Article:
National Landcare Program

Small Farms Small Grants-Round 2

Wanganella Plains Preservation Project Findings Part 1

Wanganella Plains Preservation Project Part 2

The objective of the project was to address the lack shelter and protection for livestock and wildlife that was widespread on many of the properties in the Wanganella region. The region is predominately saltbush plains interrupted by a few intermittent timbered waterways. Many properties have paddocks up to 2,000ha in size with not a tree in sight to offer protection for livestock and wildlife. The conditions are harsh in those paddocks particularly for lambing ewes to shelter their new born lambs from the wind and chilly conditions in the winter months and extreme heat in the summer months.

The topic of tree plantations and shelter belts has readily come up in our neighbourly get together and it was suggested that we should apply for group funding and pool our resources, ideas, labour and machinery to increase the chance of achieving a successful outcome of increasing vegetated shelter in our region. 

We measured and recorded our progress through monthly inspections of the sites and recorded the progress through documenting the growth through visual inspections and by photo documentation. Social media posts to the Caroonboon Merinos and Calga Dohnes Facebook pages were also used to share the progress and success of the project with a broader audience. 

Significant outcomes from the project were the establishment of shelterbelts in areas void of trees and now in the early years of establishment successful results have already been achieved in the survival of species within the shelterbelts. They have survived drought, extreme heat, and predators. In many of the plantations native grasses have re-established and regenerated. The most prolific in growth of all the species planted was the Old Man Saltbush. As it can grow over two metres tall it will provide early protection from the elements for livestock and native wildlife while the tree species such as Black Box, Silverton Gum and Myall/Boree establish themselves and gain height and size.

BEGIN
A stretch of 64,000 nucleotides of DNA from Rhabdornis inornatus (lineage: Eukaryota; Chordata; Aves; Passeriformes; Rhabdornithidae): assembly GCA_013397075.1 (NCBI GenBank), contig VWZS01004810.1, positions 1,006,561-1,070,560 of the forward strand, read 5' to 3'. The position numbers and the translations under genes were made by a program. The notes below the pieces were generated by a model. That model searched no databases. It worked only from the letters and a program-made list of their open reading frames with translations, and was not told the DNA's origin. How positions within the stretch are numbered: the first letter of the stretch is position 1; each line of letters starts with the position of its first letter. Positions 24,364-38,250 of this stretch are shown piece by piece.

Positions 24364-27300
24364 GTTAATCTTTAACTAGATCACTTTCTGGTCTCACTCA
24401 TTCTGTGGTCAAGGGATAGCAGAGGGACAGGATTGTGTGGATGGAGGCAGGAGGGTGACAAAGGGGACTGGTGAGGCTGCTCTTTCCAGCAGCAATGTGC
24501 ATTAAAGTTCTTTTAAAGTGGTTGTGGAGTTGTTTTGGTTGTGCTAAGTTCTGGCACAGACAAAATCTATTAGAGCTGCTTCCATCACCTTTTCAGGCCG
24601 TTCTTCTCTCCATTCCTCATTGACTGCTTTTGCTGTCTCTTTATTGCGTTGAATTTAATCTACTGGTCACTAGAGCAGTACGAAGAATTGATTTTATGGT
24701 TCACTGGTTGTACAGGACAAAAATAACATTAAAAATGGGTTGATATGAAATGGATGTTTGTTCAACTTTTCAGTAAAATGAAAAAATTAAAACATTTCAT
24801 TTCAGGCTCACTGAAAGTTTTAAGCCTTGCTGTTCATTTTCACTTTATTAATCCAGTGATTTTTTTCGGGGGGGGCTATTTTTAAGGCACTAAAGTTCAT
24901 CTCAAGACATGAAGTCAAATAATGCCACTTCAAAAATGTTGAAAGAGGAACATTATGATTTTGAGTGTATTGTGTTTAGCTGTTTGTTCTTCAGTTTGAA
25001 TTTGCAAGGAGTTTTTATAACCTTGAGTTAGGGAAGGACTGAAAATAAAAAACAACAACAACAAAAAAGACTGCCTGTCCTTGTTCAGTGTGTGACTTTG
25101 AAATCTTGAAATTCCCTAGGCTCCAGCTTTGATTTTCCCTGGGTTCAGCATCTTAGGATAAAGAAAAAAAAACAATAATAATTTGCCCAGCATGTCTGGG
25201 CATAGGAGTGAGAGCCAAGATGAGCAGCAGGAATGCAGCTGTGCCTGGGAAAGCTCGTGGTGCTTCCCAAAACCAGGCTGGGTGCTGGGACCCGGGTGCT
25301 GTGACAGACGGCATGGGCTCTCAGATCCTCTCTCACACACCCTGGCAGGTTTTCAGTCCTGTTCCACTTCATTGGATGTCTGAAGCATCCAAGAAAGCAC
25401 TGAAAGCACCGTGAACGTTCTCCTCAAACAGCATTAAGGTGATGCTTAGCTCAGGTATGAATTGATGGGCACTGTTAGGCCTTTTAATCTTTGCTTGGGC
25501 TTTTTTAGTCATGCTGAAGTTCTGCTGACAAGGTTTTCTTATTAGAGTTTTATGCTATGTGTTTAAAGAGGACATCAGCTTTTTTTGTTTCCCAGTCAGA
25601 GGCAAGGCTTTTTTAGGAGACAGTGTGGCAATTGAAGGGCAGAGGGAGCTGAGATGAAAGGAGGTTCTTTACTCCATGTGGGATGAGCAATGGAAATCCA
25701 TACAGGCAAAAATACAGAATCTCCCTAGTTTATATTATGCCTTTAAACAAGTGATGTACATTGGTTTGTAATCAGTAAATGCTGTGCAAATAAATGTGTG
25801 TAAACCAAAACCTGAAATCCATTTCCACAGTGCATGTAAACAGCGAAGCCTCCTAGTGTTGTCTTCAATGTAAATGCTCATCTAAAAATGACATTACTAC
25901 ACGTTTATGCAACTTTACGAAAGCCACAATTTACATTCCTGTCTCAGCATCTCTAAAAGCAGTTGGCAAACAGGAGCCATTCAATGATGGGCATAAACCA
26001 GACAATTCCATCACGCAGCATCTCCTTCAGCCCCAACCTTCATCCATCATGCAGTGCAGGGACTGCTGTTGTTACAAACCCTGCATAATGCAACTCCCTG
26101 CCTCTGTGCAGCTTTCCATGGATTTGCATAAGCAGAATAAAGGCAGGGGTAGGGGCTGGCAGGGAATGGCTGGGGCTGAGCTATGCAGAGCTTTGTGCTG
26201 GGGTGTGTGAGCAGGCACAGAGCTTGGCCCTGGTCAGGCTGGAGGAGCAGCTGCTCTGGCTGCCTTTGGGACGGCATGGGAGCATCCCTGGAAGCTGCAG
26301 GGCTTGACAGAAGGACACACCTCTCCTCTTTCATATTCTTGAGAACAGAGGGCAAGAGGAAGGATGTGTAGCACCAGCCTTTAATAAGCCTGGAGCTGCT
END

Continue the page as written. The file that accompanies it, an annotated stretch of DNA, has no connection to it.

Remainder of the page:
Some unexpected outcomes from the project were strengthening of relationships between project participants along with other likeminded people in the community interested in creating a sustainable environment during a challenging time in the pandemic. 

The final inspection of the sites renewed enthusiasm for the project and for the benefits that shelter belt implementation can offer land managers in the long term. Participants plan to have ongoing inspections to monitor how each shelter belt progresses.